Input Devices

Jim Gettys Jim.Gettys at
Thu Aug 4 12:01:32 PDT 2005

Here's the situation with Intel hardware, and why it presents more
challenges than, say, Nvidia or ATI (where the problem Jon describes is
tractable by us cleaning up our own house; we have terrible defaults and
other stupid configuration problems of our own creation, and it should
be fixable mostly by a determined effort).

Intel's graphics chips do not include the ramdac/analog portions of the
video hardware that is typically provided these days on graphics
chips/chipsets of other manufacturers; this hardware has to be
initialized properly to go with the graphics chip's view of other
fundamentals like depth, resolution, etc.  These are provided by the
motherboard manufacturers and graphics cards manufacturers, of which
there are dozens, and a wide variety of outboard chips are used.  We
have no way to find out what those chips are from the system side, and
the specs are often/usually closed to us.

In the Windows environment, this support comes via the device drivers
the manufacturer's provide.  So long as a basic VGA setup happens on
boot, you can complete the installation of the driver, and things work
fine thereafter.

Ok, how do we support Intel hardware at all?  It is by relying on the
BIOS code to do the setup for us; we even do tricks like running x86 ISA
emulators to get the BIOS code run.

This might be a satisfactory solution, except:

Often the BIOS is broken, sometimes in spectacular ways, such as laptops
on which the primary resolution of the flat panel is not supported by
the BIOS.  Our answer right now is: "don't buy those machines" because
we have no way to support them, not being able to run a windows driver
to get them set up, since that is the only place where the information
resides, rather than the BIOS.

Fixes possible:
1) get enough market share that those manufacturers pay attention to
Linux support.
2) enough people (including Intel) lean on manufacturers to make sure
the BIOS supports the key resolutions of the hardware: e.g. the native
resolution of a laptop's flat panel.

Even if were able to get specs for all those chips, it isn't clear we
have manpower to deal with them all in a timely fashion; and we have
another multiplicative explosion of Intel graphics chips and the
outboard chips, which I don't understand how we'd get rationally tested.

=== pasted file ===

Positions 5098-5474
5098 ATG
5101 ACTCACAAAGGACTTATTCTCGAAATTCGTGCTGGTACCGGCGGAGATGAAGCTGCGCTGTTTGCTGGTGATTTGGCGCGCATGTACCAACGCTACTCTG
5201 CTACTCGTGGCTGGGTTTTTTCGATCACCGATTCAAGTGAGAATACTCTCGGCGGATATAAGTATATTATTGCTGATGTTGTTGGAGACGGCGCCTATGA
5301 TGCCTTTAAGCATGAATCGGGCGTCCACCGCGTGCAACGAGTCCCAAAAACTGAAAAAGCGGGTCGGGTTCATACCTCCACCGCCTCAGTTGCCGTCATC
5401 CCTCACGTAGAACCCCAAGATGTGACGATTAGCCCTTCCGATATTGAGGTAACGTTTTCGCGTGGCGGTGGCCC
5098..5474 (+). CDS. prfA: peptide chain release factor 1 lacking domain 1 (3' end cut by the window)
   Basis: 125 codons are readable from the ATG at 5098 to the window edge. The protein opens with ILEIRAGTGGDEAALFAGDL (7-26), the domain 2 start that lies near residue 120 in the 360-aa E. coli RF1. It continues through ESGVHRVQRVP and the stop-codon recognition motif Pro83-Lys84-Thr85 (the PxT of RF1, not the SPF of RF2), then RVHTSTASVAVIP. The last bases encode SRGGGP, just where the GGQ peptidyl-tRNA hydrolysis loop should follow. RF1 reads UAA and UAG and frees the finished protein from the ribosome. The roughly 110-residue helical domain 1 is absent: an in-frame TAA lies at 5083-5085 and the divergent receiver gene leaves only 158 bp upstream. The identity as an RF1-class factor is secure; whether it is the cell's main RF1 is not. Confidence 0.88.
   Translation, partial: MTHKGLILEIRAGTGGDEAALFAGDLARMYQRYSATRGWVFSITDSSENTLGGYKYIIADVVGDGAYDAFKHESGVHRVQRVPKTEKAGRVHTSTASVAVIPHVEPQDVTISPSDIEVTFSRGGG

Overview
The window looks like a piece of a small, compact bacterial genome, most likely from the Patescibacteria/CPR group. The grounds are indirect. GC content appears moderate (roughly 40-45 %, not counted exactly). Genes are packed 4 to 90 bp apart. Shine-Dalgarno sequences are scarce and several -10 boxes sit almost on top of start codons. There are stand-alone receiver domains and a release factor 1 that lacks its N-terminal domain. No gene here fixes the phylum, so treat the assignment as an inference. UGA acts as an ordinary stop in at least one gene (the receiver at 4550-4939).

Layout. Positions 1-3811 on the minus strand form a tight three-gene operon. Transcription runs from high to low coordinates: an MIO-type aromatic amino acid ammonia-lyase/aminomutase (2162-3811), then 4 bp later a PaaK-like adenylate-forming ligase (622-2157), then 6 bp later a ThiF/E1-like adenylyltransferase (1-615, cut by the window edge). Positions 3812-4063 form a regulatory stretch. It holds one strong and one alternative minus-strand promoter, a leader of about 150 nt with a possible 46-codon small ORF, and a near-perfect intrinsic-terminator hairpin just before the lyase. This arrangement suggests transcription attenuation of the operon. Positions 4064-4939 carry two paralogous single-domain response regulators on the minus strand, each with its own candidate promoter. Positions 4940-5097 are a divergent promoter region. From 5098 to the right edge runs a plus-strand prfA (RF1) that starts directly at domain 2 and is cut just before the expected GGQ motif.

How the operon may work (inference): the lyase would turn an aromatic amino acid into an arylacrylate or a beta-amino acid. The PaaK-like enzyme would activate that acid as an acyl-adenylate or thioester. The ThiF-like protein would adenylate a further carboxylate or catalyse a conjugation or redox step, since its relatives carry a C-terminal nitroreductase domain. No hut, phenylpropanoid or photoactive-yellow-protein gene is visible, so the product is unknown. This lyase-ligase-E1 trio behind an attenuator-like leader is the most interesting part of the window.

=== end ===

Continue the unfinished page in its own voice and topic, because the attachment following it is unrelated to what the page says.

We have enough on our plates as it is supporting the wide variety of
graphics chips, without undertaking the multiplicative explosion

So yes, if the BIOS/ACPI always did the "right thing" we'd have a place
to stand.  

But we don't really have a place to stand in the display driver; we
don't have the information to write them, or the way to test all the
combinations out in the field, which dwarf the number of combinations on
more conventional hardware.  If we had enough market share (and a mode
selection architecture for manufacturers to plug into) the way it works
on Windows might someday become possible, but I submit that that is in
fact the harder way to go short term, and very difficult for open source
projects such as to support, at least at present.  And we'd
continue to have to fight the "getting the specs somehow" problem.

I do believe strongly that we should design the mode selection stuff to
be able to deal with custom modules that can do the setup task; but this
is thinking long term and just good design principles, rather than
belief it can be a solution quickly.  We'll certainly need it someday,
and while working in this area, it isn't much additional work to keep
the requirement in mind and design the capability in.
				- Jim

On Tue, 2005-08-02 at 12:44 -0700, Johnson, Charles F wrote:
> >-----Original Message-----
> >From: xorg-bounces at [mailto:xorg-
> >bounces at] On Behalf Of Jon Smirl
> >Sent: Tuesday, August 02, 2005 12:37 PM
> >To: Jim Gettys
> >Cc: xorg at
> >Subject: Re: Input Devices
> >
> >On 8/2/05, Jim Gettys <Jim.Gettys at> wrote:
> >> Could be.  Hotplug of screens is not science fiction; we've already
> had
> >> this case on handheld devices, and PCI express allows for hot plug
> >
> >X screen hotplug failed every time a presenter went to the podium at
> >OLS. I was running Windows (it was my wife's laptop and she won't let
> >me put Linux on it) and the hotplug happened without problem when I
> >plugged into the projector.
> >
> >--
> >Jon Smirl
> >jonsmirl at
> >_______________________________________________
> >xorg mailing list
> >xorg at
> >
> Isn't the real problem with X screen hotplug is not the X server as
> such?  But the device drivers and on PC platforms the ACPI support in
> the kernel and the firmware/BIOS ??  If that stuff worked, then the only
> problem would be getting resolution to match what the projector
> supports. 
> Charles Johnson
> Intel Corporation
> charles.f.johnson at
> _______________________________________________
> xorg mailing list
> xorg at

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